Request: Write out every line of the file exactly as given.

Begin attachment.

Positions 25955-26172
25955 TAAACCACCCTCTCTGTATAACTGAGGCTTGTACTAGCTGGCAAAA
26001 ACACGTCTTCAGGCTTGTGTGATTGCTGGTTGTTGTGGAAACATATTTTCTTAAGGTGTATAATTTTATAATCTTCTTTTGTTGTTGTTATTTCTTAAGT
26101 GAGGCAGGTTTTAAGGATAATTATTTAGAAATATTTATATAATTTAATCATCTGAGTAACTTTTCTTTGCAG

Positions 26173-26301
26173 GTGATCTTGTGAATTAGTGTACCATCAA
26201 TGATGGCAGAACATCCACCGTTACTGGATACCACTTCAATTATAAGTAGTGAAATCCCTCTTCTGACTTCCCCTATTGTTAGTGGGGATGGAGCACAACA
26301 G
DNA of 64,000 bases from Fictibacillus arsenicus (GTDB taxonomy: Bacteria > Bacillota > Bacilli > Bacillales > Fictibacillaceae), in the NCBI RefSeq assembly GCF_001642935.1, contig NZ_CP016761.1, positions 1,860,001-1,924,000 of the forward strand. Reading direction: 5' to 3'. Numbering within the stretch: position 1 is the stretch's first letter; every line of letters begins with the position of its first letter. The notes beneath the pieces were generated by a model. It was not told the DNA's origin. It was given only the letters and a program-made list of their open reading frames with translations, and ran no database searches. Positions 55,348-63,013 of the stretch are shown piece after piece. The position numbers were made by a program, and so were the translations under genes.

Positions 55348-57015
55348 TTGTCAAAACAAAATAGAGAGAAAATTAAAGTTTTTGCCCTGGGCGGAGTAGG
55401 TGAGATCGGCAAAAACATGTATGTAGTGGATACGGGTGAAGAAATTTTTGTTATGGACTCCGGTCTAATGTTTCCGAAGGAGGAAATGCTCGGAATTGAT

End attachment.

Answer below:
Positions 25955-26172
25955 TAAACCACCCTCTCTGTATAACTGAGGCTTGTACTAGCTGGCAAAA
26001 ACACGTCTTCAGGCTTGTGTGATTGCTGGTTGTTGTGGAAACATATTTTCTTAAGGTGTATAATTTTATAATCTTCTTTTGTTGTTGTTATTTCTTAAGT
26101 GAGGCAGGTTTTAAGGATAATTATTTAGAAATATTTATATAATTTAATCATCTGAGTAACTTTTCTTTGCAG

Positions 26173-26301
26173 GTGATCTTGTGAATTAGTGTACCATCAA
26201 TGATGGCAGAACATCCACCGTTACTGGATACCACTTCAATTATAAGTAGTGAAATCCCTCTTCTGACTTCCCCTATTGTTAGTGGGGATGGAGCACAACA
26301 G
DNA of 64,000 bases from Fictibacillus arsenicus (GTDB taxonomy: Bacteria > Bacillota > Bacilli > Bacillales > Fictibacillaceae), in the NCBI RefSeq assembly GCF_001642935.1, contig NZ_CP016761.1, positions 1,860,001-1,924,000 of the forward strand. Reading direction: 5' to 3'. Numbering within the stretch: position 1 is the stretch's first letter; every line of letters begins with the position of its first letter. The notes beneath the pieces were generated by a model. It was not told the DNA's origin. It was given only the letters and a program-made list of their open reading frames with translations, and ran no database searches. Positions 55,348-63,013 of the stretch are shown piece after piece. The position numbers were made by a program, and so were the translations under genes.

Positions 55348-57015
55348 TTGTCAAAACAAAATAGAGAGAAAATTAAAGTTTTTGCCCTGGGCGGAGTAGG
55401 TGAGATCGGCAAAAACATGTATGTAGTGGATACGGGTGAAGAAATTTTTGTTATGGACTCCGGTCTAATGTTTCCGAAGGAGGAAATGCTCGGAATTGAT